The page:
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    Book Review: ‘Five Days in London, May 1940′ by John Lukacs

    A remarkable book that takes a true “inside” look at Churchill and his War Cabinet during the most crucial days of WW2.

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    John Lukacs, a name few are familiar with, nonetheless this author/historian has written over 30 books and has taught at numerous colleges throughout the world. Born in Budapest, Lukacs suffered through much of the anguish that enveloped his home country during WW2 before he was able to make his way to the US. A believer in liberal democracy and an avowed anti-Communist, Lukacs was critical of Joseph McCarthy. He is a believer that aristocratic elites have been replaced by democratic elites who appeal to the masses for their support. He also felt that the rise of populism and the decline of the elite has taken us from a gentlemanly society to one of vulgarism! He believed that Churchill was the most important politician of our age and reminds all that after France had fallen in WW2 that Britain had to go it alone in WW2 until FDR finally agreed to enter the war. A compulsive writer and reader, Lukacs had over 18,000 volumes in his personal library at the time of his death.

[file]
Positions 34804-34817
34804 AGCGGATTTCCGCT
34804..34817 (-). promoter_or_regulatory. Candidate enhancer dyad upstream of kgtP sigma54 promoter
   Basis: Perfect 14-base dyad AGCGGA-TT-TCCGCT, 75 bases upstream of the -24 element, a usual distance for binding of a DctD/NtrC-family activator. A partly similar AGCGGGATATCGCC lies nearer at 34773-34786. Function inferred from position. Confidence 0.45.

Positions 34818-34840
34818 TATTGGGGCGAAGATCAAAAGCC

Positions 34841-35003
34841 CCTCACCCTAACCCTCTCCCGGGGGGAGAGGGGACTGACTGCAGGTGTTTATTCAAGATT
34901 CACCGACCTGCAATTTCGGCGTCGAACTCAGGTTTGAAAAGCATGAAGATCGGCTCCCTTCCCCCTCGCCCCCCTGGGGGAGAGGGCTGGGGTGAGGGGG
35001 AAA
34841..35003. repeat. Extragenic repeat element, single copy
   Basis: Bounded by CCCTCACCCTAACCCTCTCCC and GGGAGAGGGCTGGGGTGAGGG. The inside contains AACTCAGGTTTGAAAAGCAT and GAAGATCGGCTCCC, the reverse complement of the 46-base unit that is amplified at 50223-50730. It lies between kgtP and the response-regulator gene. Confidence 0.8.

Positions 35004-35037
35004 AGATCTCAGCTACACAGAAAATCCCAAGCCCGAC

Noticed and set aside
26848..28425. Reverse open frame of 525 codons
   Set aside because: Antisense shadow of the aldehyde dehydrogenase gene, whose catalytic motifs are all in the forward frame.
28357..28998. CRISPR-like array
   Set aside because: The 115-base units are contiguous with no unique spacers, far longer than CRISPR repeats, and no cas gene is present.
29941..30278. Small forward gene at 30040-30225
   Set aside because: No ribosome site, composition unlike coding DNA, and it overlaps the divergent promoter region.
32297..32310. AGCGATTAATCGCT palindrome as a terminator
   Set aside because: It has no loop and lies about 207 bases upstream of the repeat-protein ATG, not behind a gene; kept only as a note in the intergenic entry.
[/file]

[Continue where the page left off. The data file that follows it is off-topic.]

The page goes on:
Wow! What a remarkable book that takes a true “inside” look at Churchill and his War Cabinet during the most crucial days of WW2. This is part of a group of books the author has written which examine WW2 and Churchill and despite its short length it provides so much insight as to how Churchill was able to turn the political tides in the UK and his War Cabinet at the time of the disastrous defeat and retreat from Dunkirk of the British Expeditionary Force (BEF). Taken from official British documents that had only been released prior to writing this book, as well as secret public opinion polls that were conducted daily, and a multitude of public and private diaries, Lukacs is able to give us a glimpse of both the politics and the general publics impressions on the course of the war. After he replaced Neville Chamberlain, Churchill kept him in the War Cabinet and he became an ally of Winston, he also appreciated Churchill allowing him to remain living at 10 Downing Street even though he was no longer the Prime Minister. Also you discover how Lord Halifax and Churchill butted heads over policy and how Halifax was ready to accept peace offers from Hitler while the fighting still raged in France. Eventually Churchill prevailed and the naval retreat from Dunkirk was a success. During this entire time the British public was kept in the dark about the BEF, how poorly the French were fighting on their home soil and the state of the evacuation/retreat. Truly a remarkable work of research and a great addition to any library on WW2. The author ends the book with some very good observations on the state of democracy and a prediction of a new dark age that would be coming to darken the lives of our children and grandchildren. Just a superb read!

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